I Talk Like A River

I Talk Like A River
Jordan Scott and Sydney Smith
Walker Books

The transformational power of just a few words can sometimes be truly amazing and so it is in Jordan Scott’s autobiographical story. He’s a poet and this is reflected in his lyrical prose wherein he reflects on his childhood stutter and how a conversation with his father after a particularly bad day at school made all the difference.

That day gets off to the usual kind of reflective start but it’s in the classroom where things really take their toll.

When his dad collects him after school, the two take a walk beside the river. It’s quiet surrounded by nature, and having watched his son finally let the pent up emotions of the day flow from his eyes, “They don’t see a pine tree sticking out from my lips instead of a tongue.”

dad sits beside the boy and together they watch the water. “See how that water moves? / That’s how you speak.” he says.

The boy sees ‘bubbling, / whirling, / churning, / and crashing’ and then, keeping his dad’s words in his head he wades into the sunlit water. (shown behind a glorious gatefold) …

Next morning at school the narrator is able to recall these words and ‘to think of the calm river beyond the rapids / where the water is smooth and glistening. … Even the river stutters. / Like I do.’’
No, there’s no instant cure, but this experience does enable the narrator to find a way to tell the class about his favourite place. One cannot help but feel tearful at reading his final few sentences.

I can think of no better artist than Sydney Smith to illustrate Scott’s often painful language. Smith’s wonderfully atmospheric paintings are simply exquisite capturing not only the gut-wrenching pain the boy feels but also the power and energy of the river and of nature itself.

Following the story is a moving ‘How I Speak’ note by the author. Herein he gives additional details of his own childhood experience – his road to self-acceptance and finding a context in which to place his own stutter: ’he (dad) gave image and language to talk about something so private and terrifying.’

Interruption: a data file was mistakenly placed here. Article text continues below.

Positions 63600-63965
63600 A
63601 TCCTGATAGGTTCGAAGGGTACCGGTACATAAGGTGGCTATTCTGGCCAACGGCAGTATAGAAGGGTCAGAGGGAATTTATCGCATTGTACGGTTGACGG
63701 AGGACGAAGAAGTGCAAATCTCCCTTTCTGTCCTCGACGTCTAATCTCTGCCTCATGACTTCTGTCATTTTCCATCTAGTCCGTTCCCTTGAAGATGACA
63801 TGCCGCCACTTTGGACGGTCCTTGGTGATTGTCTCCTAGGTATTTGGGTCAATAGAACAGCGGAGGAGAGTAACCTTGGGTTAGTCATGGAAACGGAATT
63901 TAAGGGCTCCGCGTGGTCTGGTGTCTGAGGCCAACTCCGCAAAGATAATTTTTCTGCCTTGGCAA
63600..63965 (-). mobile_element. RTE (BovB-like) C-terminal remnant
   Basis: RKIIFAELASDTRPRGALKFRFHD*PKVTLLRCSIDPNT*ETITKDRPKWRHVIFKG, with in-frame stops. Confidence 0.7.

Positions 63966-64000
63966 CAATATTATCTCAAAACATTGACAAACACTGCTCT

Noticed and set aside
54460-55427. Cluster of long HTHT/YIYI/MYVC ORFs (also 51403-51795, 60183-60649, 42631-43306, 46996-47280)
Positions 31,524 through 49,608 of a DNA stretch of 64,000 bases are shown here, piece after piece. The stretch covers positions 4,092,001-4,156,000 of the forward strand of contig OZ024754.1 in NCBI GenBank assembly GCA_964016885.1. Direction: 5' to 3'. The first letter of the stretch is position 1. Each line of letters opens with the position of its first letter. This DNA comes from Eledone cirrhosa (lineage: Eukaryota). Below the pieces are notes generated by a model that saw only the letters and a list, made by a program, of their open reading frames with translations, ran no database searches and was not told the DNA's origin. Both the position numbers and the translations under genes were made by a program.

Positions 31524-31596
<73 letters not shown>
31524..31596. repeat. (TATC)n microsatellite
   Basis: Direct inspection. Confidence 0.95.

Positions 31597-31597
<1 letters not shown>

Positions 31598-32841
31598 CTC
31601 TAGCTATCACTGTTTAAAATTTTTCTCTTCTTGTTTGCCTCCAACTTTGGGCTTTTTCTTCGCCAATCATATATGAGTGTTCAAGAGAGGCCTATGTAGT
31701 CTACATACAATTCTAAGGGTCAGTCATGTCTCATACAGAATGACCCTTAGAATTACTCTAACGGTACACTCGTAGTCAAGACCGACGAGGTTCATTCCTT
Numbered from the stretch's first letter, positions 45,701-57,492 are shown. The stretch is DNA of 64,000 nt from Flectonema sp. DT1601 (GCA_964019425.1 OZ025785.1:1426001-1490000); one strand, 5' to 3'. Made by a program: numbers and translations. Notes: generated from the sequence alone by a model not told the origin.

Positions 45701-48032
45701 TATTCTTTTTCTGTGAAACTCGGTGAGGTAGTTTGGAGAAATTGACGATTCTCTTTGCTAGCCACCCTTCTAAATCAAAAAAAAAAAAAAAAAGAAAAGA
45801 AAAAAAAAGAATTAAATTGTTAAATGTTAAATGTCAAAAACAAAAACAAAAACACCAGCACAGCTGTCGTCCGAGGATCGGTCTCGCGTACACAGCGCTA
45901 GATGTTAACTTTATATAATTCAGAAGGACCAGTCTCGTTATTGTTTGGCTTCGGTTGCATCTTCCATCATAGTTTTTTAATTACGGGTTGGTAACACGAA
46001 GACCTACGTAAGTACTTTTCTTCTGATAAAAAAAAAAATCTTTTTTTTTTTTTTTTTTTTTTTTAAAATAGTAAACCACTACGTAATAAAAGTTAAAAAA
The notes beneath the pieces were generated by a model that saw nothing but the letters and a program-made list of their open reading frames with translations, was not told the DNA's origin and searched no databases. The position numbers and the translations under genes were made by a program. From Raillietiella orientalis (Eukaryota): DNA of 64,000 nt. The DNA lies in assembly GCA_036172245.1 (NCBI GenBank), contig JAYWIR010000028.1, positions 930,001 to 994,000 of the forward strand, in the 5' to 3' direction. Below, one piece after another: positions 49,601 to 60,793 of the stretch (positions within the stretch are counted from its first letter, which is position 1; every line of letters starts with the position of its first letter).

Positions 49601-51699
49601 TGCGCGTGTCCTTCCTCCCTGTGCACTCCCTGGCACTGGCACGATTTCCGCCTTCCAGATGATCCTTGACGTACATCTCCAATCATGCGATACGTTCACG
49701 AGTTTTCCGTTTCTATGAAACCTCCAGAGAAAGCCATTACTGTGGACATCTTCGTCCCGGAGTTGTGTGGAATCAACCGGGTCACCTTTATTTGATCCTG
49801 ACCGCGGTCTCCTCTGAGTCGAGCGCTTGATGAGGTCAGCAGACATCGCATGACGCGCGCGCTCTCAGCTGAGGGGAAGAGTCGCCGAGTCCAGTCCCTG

This reviewer was absolutely swept away by this awesome collaboration.

Small in the City

Small in the City
Sydney Smith
Walker Books

I’ve loved Sydney Smith’s work ever since I saw his illustrations for Footpath Flowers so was super-excited to learn of his first picture book as both author and illustrator. It’s a stunner.

The story begins with two wordless spreads showing a child on a tram, the first four blurred views through the tram’s misted window from the boy’s seat,

the second looking into and within the vehicle.

Then, warmly wrapped against the cold, the lad (our narrator) rings the bell, gets off the tram and starts walking. ‘I know what it’s like to be small in the city,” he comments as he crosses the road, continuing to talk of the hustle and bustle around.

As he negotiates crowds and traffic we sense that it’s not the reader he’s addressing, rather it’s a special someone known to him; and instead of being scared, he begins to give advice, …’don’t go down this alley. It’s too dark.’ … ‘There are lots of good places to hide, like under this mulberry bush. Or up the black walnut tree.’

Gradually, even before the boy begins to put up posters, readers understand that he isn’t talking to a human at all. As he enters the park, snow swirling all around, he stops to put up another of his posters; then we see …

and in the dwindling daylight we fully appreciate his, ‘Your bowl is full and your blanket is warm. If you want you could just come back.’

There’s a final twist in the narrative that leaves readers with fast beating hearts, awed by Smith’s brilliance in capturing emotions, and by his use of light, shadows and reflections; and with new knowledge, a desire to turn back to the beginning and start the story over again.

The White Cat and the Monk


The White Cat and the Monk
Jo Ellen Bogart and Sydney Smith
Walker Books
Having been totally bowled over by Sydney Smith’s Footpath Flowers, I knew I wanted to review this book despite not being familiar with any of its author’s work. (In her note at the back she tells us ‘In Irish, the word bán means white. Pangur has been said to refer to the word fuller, a person who fluffed and whitened cloth. We might think, then, that Pangur Bán was a cat with brilliantly white fur. Perhaps she even glowed in the candlelight.’) In Sidney Smith’s spread here, she surely does so …


In fact in all his glorious illustrations herein, I detect the portrayal of a similar reverence for life and learning shown by the two characters , the monk and the cat, as those of the adult and child in Footpath Flowers.